When Everlane launched online in 2011, it produced its first product, a T-shirt, out of a factory in Downtown Los Angeles before quickly emerging as one of fashion's first digitally native, direct-to-consumer success stories. Despite effectively positioning itself as the anti-store — a more affordable, transparent, classic and generally better alternative to the marked-up or unethically produced clothing that hung on racks in traditional retailers — Everlane has found itself in a traditional position: strategically opening brick-and-mortar stores in key cities. The latest? Los Angeles, "where it all began." Though it's going about it in a non-traditional way.
As companies like Everlane make it easier to buy what we need online, the purpose of brick-and-mortar is changing. Everlane has held a number of pop-ups in L.A. over the years, all filling specific needs: There was a denim pop-up when the brand entered into the category, a Tread by Everlane concept shop to introduce the brand's first sneaker and a holiday pop-up at The Grove for gift-able leather accessories. And on Thursday, in a corner spot on Venice's Abbot Kinney Blvd., with a custom mural outside that reads "FOREVER," it's opening its first permanent spot in the city (and third in the U.S. following New York and San Francisco).
Like many urban-dwelling millennials, Everlane has long been a go-to for wardrobe staples for me, and walking into the sun-drenched, modest-sized shop felt oddly familiar in that there was not one item that I hadn't already seen online, and few that I hadn't either already bought or contemplated buying. For Everlane fans, it's not a place for discovery, but it is a perfect complement to the brand's e-commerce in that it offers those fans an opportunity to try everything on (including the jumpsuit Meghan Markle just wore). It's especially beneficial for jeans and footwear, to which much of the stores's square footage is dedicated. They're items that many shoppers are reluctant to buy without trying on, but that Everlane really excels in.
I'd long been eyeing the new-ish '90s Cheeky Straight Jean online and was very impressed to find that the $78 style fit almost exactly like a pair of vintage Levi's I have. (I didn't buy them for that reason, but if you're in the market for that kind of fit, I recommend!) I also left a few things behind that I did like, and loved feeling like I didn't need to make a purchase decision then and there, because the same items would likely remain available online for quite some time if I decide to pull the trigger.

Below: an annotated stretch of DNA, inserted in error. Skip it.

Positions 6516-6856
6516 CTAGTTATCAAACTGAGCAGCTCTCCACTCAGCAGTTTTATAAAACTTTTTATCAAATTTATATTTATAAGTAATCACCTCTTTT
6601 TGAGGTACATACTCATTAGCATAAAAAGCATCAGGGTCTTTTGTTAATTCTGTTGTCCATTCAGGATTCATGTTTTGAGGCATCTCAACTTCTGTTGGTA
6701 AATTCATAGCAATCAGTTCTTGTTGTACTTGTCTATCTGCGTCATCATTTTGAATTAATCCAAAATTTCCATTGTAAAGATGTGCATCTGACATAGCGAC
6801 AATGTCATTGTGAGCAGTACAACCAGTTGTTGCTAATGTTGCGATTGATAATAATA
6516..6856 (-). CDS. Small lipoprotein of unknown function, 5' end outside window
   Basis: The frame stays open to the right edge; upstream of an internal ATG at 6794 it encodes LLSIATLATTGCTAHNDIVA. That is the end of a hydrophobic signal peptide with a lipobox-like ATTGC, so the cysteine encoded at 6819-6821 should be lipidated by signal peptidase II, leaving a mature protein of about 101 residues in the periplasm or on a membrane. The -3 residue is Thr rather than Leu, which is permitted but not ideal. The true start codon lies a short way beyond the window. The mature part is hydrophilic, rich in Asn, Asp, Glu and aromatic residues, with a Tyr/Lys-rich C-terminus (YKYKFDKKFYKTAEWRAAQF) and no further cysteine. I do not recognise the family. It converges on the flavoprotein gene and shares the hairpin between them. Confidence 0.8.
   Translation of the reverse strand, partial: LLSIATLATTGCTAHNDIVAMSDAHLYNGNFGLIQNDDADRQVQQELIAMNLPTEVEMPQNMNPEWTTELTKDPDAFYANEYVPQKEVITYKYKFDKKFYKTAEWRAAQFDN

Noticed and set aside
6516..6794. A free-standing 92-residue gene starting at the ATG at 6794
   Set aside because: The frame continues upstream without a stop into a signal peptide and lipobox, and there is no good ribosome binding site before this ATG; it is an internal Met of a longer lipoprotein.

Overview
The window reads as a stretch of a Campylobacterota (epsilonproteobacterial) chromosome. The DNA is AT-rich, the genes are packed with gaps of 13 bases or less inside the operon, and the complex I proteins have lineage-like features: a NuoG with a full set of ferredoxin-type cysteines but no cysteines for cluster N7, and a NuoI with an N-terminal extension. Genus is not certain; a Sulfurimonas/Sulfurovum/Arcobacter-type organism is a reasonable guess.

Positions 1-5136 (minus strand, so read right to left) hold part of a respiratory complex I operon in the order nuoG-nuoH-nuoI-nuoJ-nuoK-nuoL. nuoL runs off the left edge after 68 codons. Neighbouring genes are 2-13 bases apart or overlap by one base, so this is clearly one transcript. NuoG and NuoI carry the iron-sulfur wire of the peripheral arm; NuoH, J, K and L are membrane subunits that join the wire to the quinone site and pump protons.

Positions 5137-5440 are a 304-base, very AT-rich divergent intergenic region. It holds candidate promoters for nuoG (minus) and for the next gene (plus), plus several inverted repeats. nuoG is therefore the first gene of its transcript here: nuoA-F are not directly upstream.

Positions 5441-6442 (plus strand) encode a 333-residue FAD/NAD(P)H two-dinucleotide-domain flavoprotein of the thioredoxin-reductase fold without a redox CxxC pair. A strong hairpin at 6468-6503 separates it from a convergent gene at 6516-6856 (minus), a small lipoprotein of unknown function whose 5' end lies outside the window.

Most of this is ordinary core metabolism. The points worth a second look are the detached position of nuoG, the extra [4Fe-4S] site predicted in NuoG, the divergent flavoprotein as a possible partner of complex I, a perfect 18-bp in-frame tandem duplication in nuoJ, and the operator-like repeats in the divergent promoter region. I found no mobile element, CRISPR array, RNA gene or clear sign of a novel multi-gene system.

The store also has you covered if you're in the neighborhood and just need to re-up on your favorite white T-shirt. And for those consumers who may not be as familiar with Everlane, the store is located on one of L.A.'s only streets that actually get a ton of foot traffic, from locals and tourists alike, so it's sure to generate new business, too. For shoppers who want a souvenir and/or a way to give back, the store is selling T-shirts that read "100% LA" with proceeds going to the ACLU.
Like the tight selection of clothes on offer, the shopping experience there is calm and not in any way overwhelming or intimidating. Sales associates were friendly and helpful but not pushy. There aren't too many bells and whistles: Signage explains the sustainable methods used to produce the brand's denim. There are quite a few fitting rooms; and if you do have to wait, an attendant will enter your phone number (if you're comfortable giving up that information) into a system that texts you when a room is ready, allowing you time to look around more or take a selfie in the very 'grammable arched corridor, pictured above. Each fitting room also has an iPad installed right outside, which shoppers can use to browse Everlane.com and add additional items to their cart and check out with their in-store and online purchases all in one transaction, and with free two-day shipping. And yeah, a lot of these details will probably aid in the retailer's ability to collect data from you, but who isn't these days?
I live on the east side of L.A., so given this store's location and this city's traffic problem I honestly may never set foot in it again, but if Everlane were to open one in my area I could see myself ending up there regularly, with it almost serving as a more grown-up, less controversial, 2019 answer to American Apparel. Williamsburg is evidently next on Everlane's list (set to open next month), and given that Silver Lake is basically L.A.'s version of that neighborhood, I think it could happen.
Everlane's first L.A. store is now open at 1101 Abbot Kinney Blvd. See more images of the space in the gallery below.